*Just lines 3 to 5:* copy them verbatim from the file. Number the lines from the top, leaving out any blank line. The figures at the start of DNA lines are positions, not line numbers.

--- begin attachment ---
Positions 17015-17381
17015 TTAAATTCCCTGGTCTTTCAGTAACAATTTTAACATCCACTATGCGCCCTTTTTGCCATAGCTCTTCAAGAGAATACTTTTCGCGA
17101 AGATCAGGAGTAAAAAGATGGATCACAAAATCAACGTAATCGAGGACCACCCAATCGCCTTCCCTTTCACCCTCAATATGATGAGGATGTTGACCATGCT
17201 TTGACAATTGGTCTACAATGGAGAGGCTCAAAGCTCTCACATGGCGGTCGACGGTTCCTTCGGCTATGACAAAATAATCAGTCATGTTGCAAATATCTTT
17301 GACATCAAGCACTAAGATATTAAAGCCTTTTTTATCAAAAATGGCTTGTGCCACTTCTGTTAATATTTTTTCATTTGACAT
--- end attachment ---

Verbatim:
17101 AGATCAGGAGTAAAAAGATGGATCACAAAATCAACGTAATCGAGGACCACCCAATCGCCTTCCCTTTCACCCTCAATATGATGAGGATGTTGACCATGCT
17201 TTGACAATTGGTCTACAATGGAGAGGCTCAAAGCTCTCACATGGCGGTCGACGGTTCCTTCGGCTATGACAAAATAATCAGTCATGTTGCAAATATCTTT
17301 GACATCAAGCACTAAGATATTAAAGCCTTTTTTATCAAAAATGGCTTGTGCCACTTCTGTTAATATTTTTTCATTTGACAT